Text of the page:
Another argument to explain the persistent underemployment problem is the degree trap. In this scenario, employers select new graduates for their companies not based on the skills they have or their ability to do the job, but primarily on the prestige of their degree. This creates a situation where well-skilled, non-degree holders and graduates of less prestigious colleges are excluded from hiring consideration.
This creates an artificially small talent pool. Research from the Rockefeller Foundation found that this situation is so acute that 63 percent of all executive recruiters indicated that they would be open to considering someone without relevant previous experience, compared to the 60 percent of the same group that said they would consider someone without a college degree.
Job Attainment in the Black Community
When you add race on top of all of this, things go askew. “While we are close to 2007 employment numbers, African-Americans are still quite a way from full employment,” Valerie Wilson, director of the Program on Race, Ethnicity and the Economy at the Economic Policy Institute, said. Wilson pointed out that if one was to look at the employment-to-population ratio for African-Americans, which is the percentage of African-Americans who are actively working, it is still below 2007 numbers.
This reflects an underreported truth about the Great Recession and African-Americans. Due to the foreclosure crisis and the fact that Black wealth is more likely to be materially stored in the equity of a home than in bank instruments, the Great Recession served to wipe out African-American household wealth. Per the Institute for Policy Studies, if economic trends were to stay the same as today, it would take the average Black family 228 years to accumulate the same amount of wealth a white family has today.
In reality, African-Americans have yet to emerge from the Great Recession. One of the reasons for this is the bleeding of the nation’s construction, manufacturing and public sector jobs. Many of these positions were unionized, allowing African-Americans ready access to higher-paying jobs with better benefits. With the recovery of these jobs slowed or stalled, many African-Americans have been forced to work in lower-paying, less-protected jobs or to leave the workforce altogether.
With wage growth being either stagnant or in free fall for African-Americans since the mid-1990s, the lack of quality jobs has affected the economic mobility of African-Americans. As it stands today, three-quarters of all African-Americans born to lower-income households maintain lower-income households when they become adults.
Another factor is discrimination in hiring. “The job market today is better than what it was four or five years ago. Having said that, there are disparities in job levels for African-Americans across all education levels. African-Americans simply have higher unemployment levels than whites, and racial preference in hiring plays a role in that,” Wilson added.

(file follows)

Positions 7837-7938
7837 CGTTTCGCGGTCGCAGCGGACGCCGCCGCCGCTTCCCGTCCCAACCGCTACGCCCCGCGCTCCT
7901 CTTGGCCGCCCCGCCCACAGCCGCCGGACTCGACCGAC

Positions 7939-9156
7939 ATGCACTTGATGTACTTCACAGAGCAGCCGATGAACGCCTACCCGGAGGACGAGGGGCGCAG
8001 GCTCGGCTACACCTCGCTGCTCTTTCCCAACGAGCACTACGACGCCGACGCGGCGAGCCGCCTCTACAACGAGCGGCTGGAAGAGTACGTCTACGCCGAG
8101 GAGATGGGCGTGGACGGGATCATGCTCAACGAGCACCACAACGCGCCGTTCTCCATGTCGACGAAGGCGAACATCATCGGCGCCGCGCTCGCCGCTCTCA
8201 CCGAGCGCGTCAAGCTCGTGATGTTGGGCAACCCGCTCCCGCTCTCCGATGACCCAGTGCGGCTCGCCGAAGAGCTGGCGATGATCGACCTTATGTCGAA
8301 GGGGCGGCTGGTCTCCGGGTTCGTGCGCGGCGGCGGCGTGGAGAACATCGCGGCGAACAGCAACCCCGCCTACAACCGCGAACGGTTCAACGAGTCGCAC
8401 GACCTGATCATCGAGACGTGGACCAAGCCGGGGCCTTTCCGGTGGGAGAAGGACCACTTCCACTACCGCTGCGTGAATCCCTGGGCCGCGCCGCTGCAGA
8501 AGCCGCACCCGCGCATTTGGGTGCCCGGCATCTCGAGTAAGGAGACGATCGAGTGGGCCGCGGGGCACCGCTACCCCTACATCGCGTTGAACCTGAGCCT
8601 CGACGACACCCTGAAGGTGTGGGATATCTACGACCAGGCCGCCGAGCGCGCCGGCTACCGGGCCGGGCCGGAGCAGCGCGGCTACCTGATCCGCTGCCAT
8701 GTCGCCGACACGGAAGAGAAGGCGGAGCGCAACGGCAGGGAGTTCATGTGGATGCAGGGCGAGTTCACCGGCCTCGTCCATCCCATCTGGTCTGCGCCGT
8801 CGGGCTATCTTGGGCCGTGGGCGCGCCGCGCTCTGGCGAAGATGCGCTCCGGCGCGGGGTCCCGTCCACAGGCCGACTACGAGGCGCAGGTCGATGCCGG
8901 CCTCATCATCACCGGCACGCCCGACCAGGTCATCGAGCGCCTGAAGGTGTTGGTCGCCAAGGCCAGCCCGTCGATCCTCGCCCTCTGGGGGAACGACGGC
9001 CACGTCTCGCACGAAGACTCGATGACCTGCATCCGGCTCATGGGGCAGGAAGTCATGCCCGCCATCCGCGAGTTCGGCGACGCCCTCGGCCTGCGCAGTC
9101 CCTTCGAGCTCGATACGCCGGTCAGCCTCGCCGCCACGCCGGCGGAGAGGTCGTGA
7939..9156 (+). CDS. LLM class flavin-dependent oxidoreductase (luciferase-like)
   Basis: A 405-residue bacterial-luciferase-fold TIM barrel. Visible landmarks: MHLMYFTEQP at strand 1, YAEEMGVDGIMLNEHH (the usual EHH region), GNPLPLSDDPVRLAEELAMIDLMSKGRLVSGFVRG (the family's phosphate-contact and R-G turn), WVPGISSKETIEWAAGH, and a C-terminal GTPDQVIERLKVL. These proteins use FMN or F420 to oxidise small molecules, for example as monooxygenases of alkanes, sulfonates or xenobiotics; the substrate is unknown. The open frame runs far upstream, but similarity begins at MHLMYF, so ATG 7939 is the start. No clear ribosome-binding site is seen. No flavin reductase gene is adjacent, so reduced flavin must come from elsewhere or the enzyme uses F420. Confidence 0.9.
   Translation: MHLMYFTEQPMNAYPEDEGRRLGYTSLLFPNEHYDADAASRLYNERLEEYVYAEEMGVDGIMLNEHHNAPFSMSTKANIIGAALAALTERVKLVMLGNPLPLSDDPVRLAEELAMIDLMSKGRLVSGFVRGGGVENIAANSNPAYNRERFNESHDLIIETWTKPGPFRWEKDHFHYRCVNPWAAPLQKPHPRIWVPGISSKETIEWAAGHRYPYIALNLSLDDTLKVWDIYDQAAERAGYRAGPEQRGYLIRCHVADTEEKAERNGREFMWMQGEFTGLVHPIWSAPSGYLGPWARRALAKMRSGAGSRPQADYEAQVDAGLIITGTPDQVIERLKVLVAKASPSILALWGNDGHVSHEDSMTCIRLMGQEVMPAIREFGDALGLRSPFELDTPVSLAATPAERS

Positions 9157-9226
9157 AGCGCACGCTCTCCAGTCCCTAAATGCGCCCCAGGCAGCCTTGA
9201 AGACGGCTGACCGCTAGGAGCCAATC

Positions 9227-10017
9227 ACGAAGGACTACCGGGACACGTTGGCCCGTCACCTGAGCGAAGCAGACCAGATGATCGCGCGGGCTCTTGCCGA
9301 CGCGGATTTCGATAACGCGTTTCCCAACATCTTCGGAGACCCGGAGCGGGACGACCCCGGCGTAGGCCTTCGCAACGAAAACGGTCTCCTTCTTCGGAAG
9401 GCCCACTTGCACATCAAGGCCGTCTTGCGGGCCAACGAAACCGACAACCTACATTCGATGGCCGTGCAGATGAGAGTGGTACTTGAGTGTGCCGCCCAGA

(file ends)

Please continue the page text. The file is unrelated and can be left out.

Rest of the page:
Solving the Problem
Wilson felt that a way out of this “employment death spiral” is through Federal Reserve intervention. By delaying raising the interest rate, the economy can grow and continue to add jobs. The more openings that are available, the less hiring preferences can viably play a role in staffing.
“In a healthy economy, applicants that would otherwise be ignored in a weak economy would be considered,” Wilson said. “This is essential, considering the historical disparities for African-Americans in wages and job attainment. A healthy economy is one where African-Americans benefit financially.”
However, as previously pointed out, it is impossible to hire an applicant if the employer does not even know he is there. While fiscal policy can play a role in resolving the Black employment problem, another part of the solution may be closer to home.
“As an entrepreneur, I believe one of the surest ways to overcome pay disparities and lack of opportunities is to create our own,” Ryan added. “Black children need to get this message young and they need to hear it often.”
Due in large part to urban gentrification and unfavorable lending conditions, Black entrepreneurship took a hit during the Great Recession. One way forward is to promote the creation of Black enterprises that are local to the Black community. While creating jobs for new Black workers is essential, the larger goal is finding a way to invest wealth into the Black community. Only then can the disparities that challenge African-Americans be addressed and rectified.
Ryan added that “Creating your own business also means you’re more in control of your own destiny when downturns occur and removes the “last hired/first fired” reality from our mix,” Entrepreneurship will happen as more of us take this path, open up networking doors for young business-minded people and venture capitalists look to fund smart ideas and people – regardless of color.”